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CCMA commends Competitions Bureau’s move to examine gas price hikes

TORONTO, Ont. -- The Canadian Courier and Messenger Association (CCMA) applauds the Federal Competition Bureau's ex...

TORONTO, Ont. — The Canadian Courier and Messenger Association (CCMA) applauds the Federal Competition Bureau’s examination of the oil sector to determine if recent gas price hikes are legal.

Government must be diligent in insuring price increases do not result from conspiracy to fix or coordinate prices or other anti-competitive practices by dominant firms in the industry. However, in view of the time this examination may take, consumers and industry groups need help now.

"Volatile fuel prices have great influence on our economic well being, inflation and North American competitiveness, for this reason the CCMA recommends government must act swiftly in other areas on fuel," says Phil Cahley, Executive Director of the CCMA.

Specifically the CCMA recommends the following actions: The creation of an office to monitor the oil sector in order to restrain sudden price changes. Even though a parliamentary committee last fall recommended such a move, the government failed to act on the recommendation; Ottawa and the provinces must move to cut their tax levies on fuel: each litre of gas carries with it a 10 cent federal tax, each province adds its own tax (14.7 cents in Ontario) and then Ottawa charges GST which unlike the basic federal and provincial fuel taxes, rises along with pump prices.; Government tax cuts (if they take place) must be backed up by a regulatory policy/regime to ensure that oil companies do not raise prices equivalent to current taxed levels to increase profits.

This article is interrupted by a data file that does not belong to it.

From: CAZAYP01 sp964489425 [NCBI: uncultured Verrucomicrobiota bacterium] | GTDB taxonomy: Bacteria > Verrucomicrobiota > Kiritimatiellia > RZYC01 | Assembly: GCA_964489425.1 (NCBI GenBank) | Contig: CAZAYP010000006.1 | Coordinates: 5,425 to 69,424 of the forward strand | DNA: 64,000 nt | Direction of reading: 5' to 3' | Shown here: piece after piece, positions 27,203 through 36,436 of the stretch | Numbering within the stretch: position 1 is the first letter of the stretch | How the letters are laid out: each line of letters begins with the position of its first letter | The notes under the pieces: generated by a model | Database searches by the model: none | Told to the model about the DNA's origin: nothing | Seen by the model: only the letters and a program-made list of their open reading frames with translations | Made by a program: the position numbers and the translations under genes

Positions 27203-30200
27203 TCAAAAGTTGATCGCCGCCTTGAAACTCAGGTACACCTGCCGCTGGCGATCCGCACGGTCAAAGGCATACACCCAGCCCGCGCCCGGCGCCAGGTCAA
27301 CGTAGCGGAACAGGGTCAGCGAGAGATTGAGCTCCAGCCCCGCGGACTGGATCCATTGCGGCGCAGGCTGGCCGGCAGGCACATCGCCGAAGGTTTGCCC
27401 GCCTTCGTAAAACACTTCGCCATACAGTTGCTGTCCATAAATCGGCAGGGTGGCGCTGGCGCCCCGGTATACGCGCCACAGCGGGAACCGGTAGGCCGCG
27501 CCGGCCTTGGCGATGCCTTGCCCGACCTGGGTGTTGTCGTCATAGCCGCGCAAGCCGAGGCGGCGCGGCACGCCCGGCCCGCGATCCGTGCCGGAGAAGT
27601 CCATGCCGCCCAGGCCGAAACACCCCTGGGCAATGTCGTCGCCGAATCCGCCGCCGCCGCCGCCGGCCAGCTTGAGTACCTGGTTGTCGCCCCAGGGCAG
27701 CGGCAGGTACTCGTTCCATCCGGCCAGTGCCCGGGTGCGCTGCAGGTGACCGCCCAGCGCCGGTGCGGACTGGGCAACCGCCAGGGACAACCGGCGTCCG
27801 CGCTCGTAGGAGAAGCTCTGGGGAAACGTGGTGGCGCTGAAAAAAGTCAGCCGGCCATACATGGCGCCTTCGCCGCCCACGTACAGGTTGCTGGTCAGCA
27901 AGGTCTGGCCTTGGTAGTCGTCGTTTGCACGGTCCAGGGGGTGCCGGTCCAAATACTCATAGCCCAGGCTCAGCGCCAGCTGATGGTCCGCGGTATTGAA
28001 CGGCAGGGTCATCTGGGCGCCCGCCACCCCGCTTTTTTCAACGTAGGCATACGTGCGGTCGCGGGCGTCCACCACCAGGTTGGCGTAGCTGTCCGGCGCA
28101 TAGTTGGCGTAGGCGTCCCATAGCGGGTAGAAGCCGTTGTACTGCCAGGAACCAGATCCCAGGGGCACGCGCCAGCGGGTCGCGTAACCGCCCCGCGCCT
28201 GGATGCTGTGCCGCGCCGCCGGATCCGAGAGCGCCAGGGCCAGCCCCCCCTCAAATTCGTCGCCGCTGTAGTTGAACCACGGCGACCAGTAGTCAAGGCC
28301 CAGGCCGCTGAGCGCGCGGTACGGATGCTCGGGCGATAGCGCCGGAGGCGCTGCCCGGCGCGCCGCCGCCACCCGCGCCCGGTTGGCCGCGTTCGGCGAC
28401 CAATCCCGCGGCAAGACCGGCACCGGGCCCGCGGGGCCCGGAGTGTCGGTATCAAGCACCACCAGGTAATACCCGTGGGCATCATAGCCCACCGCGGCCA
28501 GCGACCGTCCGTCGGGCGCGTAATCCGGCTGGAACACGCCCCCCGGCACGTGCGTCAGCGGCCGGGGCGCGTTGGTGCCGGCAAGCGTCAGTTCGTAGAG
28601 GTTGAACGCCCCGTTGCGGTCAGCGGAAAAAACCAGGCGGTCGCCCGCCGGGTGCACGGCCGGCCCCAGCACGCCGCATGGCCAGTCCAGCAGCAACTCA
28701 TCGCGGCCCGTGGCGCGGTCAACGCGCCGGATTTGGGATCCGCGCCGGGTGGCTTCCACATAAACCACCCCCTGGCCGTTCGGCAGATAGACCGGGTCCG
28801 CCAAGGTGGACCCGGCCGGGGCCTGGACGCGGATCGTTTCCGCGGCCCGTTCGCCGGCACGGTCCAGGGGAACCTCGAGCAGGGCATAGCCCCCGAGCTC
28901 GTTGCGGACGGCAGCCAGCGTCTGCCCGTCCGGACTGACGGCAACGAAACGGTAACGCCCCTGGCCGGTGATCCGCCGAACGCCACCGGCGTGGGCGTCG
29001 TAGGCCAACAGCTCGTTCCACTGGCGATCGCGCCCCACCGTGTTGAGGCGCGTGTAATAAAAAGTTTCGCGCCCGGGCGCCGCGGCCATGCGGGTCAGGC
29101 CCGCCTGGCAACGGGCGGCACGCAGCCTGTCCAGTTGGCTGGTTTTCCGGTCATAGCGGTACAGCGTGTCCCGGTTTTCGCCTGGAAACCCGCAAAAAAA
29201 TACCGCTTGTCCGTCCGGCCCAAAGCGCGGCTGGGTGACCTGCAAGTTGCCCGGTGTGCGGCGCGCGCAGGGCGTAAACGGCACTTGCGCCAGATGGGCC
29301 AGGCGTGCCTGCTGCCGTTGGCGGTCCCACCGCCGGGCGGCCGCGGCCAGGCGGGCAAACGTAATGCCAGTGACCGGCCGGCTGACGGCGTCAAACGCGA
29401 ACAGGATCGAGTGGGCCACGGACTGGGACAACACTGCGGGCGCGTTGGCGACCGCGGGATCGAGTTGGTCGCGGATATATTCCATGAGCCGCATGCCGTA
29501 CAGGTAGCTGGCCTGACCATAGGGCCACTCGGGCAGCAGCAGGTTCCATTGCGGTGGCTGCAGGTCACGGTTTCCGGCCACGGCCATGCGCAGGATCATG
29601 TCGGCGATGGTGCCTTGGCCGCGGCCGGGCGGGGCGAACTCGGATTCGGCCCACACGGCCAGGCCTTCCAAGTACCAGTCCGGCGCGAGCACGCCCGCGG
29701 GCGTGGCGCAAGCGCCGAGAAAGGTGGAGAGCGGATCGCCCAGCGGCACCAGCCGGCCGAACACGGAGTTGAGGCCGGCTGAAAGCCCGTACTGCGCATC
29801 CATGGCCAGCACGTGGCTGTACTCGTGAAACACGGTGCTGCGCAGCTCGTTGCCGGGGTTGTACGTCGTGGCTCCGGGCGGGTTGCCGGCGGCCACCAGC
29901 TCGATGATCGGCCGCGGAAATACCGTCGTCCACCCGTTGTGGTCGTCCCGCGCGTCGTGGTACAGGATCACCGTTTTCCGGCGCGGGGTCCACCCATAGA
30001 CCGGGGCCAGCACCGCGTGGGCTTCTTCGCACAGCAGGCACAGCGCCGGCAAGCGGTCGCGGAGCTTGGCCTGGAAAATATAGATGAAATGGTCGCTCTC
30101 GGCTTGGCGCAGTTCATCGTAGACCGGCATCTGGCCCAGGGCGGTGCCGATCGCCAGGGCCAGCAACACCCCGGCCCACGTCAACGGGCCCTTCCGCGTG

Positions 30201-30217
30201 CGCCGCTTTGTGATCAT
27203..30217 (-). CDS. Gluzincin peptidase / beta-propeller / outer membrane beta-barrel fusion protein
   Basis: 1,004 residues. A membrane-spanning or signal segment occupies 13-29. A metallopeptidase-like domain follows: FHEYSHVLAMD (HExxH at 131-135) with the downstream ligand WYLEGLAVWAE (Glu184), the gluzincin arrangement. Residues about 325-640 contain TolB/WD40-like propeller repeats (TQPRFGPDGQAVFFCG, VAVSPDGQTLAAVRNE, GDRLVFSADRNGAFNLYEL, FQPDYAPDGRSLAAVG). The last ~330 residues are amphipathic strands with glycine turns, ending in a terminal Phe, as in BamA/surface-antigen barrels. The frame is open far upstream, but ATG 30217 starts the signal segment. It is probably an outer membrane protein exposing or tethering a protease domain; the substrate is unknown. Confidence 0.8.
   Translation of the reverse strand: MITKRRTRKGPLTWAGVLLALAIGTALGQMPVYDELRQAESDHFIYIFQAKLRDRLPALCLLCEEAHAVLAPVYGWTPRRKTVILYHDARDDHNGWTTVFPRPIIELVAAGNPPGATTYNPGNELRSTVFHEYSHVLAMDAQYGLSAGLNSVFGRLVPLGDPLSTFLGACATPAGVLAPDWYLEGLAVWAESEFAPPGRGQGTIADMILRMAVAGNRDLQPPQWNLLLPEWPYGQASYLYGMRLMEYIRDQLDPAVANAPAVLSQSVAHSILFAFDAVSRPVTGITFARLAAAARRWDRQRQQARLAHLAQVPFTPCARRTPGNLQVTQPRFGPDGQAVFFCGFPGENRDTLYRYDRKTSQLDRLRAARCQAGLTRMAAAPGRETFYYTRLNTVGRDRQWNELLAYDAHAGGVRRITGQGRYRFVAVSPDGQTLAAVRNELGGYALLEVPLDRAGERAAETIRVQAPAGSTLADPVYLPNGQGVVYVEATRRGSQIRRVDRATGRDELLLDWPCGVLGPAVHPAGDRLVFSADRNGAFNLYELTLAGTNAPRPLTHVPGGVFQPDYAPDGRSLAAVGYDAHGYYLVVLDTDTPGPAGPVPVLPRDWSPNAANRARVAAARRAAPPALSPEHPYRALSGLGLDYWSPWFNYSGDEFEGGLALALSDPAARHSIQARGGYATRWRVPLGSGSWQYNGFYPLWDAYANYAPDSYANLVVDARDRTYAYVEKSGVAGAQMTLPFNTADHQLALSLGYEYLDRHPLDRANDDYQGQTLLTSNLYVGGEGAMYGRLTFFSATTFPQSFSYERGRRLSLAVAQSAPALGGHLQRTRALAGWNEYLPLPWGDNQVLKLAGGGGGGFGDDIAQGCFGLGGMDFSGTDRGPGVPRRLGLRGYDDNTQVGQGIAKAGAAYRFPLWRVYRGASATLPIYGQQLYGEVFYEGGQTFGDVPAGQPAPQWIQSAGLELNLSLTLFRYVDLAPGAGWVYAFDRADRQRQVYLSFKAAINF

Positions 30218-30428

There have been a number of studies regarding gasoline prices over the years but action on the matter is still forthcoming. Statements made in the fall of 2000 by Paul Martin as Finance Minister, indicated a willingness to consider federal tax cuts but not before the provinces in turn cut their taxes on fuel. Something has to be done to move the log jam between federal and provincial governments on this issue.

"Does the current government have the will at all to improve the situation? If so, it must act now to reduce taxes in providing relief to Canadians while waiting for the Competition Bureau report and acting on other recommendations such as an oil monitoring agency," says Cahley.

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